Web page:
* Multiple small uses required, including all sorts of small business, boat building, marine services, inns, retail, residences, offices, entertainment, etc. as possibilities
* A time frame that will include the start of construction of 50 percent of projects by 20xx built into sales agreements.
• What is not envisioned is one corporate entity owning and developing the Maskers property as if it were a mall or a condominium developer.
Including the Masker’s building, the rail buildings, and the parking lot we have four acres , a very small number of acres of City land. If we sold only 40 lots at 50,000.00 (a seemingly fair and low price) the sale would bring in 2 million dollars in sales and once built out could add 10-20 million in valuation. More importantly it would also add the social and business diversity equal to all of Main Street from Rollie’s to the Post Office.
Think of Alexias, the Green Store, Bay Wrap, Colburn Shoe, the Game Loft, Maine Farmland Trust, Darby’s, Del Vino’s, Rollie’s: they are all about 20’ wide x 40’ deep. Think of all the complexity, vitality, life and energy those few 3 story buildings bring to our city.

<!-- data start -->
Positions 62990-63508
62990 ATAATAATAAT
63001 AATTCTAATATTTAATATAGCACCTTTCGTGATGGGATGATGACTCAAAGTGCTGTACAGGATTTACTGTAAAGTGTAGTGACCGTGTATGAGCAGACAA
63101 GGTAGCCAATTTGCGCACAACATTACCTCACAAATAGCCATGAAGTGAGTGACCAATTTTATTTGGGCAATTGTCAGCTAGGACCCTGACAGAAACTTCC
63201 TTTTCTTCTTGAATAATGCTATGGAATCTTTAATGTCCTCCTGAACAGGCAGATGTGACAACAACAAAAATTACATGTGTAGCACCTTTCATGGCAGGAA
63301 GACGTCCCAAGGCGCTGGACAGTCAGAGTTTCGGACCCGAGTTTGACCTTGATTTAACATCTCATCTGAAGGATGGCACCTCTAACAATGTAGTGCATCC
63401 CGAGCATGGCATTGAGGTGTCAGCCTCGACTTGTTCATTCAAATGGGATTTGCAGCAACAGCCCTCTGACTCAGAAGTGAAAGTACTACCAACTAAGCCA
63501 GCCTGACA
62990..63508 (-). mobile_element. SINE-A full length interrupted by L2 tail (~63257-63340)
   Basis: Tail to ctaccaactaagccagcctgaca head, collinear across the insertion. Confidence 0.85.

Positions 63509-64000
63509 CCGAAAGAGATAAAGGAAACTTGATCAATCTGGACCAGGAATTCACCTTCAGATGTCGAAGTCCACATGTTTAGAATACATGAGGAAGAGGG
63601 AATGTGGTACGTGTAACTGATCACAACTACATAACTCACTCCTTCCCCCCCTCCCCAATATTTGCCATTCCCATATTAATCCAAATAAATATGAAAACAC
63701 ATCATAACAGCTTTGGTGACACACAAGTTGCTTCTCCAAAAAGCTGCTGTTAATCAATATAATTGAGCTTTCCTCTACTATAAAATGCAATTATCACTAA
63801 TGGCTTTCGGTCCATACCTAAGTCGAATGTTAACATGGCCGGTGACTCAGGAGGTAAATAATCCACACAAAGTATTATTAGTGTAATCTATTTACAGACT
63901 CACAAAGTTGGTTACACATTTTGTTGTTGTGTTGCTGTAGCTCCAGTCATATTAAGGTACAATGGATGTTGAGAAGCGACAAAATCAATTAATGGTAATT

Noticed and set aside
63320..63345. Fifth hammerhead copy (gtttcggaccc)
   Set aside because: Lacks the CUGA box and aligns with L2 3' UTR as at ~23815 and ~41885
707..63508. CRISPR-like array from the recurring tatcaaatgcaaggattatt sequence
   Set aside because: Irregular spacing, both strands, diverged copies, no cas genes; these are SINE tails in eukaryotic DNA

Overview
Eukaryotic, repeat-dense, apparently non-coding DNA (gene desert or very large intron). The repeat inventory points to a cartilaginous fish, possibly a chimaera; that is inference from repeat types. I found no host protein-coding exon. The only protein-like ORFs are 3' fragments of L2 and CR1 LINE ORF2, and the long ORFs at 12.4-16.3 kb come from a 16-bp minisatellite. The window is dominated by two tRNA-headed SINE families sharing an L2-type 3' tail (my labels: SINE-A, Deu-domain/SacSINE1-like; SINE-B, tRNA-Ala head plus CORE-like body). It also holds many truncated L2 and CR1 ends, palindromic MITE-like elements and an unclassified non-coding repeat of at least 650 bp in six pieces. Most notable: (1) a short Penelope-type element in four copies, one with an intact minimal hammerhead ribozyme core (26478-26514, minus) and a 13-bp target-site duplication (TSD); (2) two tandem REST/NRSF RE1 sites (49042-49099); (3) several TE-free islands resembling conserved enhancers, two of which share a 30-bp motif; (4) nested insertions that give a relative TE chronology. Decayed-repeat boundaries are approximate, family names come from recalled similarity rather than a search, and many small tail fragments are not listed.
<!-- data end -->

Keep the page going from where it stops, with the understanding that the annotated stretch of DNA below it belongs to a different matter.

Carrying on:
The idea is revolutionary: to re-colonize the waterfront with independence, safeguarding public access while pursuing private development of small properties by small property owners and business owners; to keep the access to open space that makes our waterfront so distinctive while maximizing business opportunities on private land; and to create a dynamic and exciting template for the future.
The Belfast waterfront has always been occupied, exploited, dominated, and controlled by large industries for their own interests. I hope you’ll join and support the council in considering how we can truly change the city for the better.
Stay tuned. / Thanks/ Mike Hurley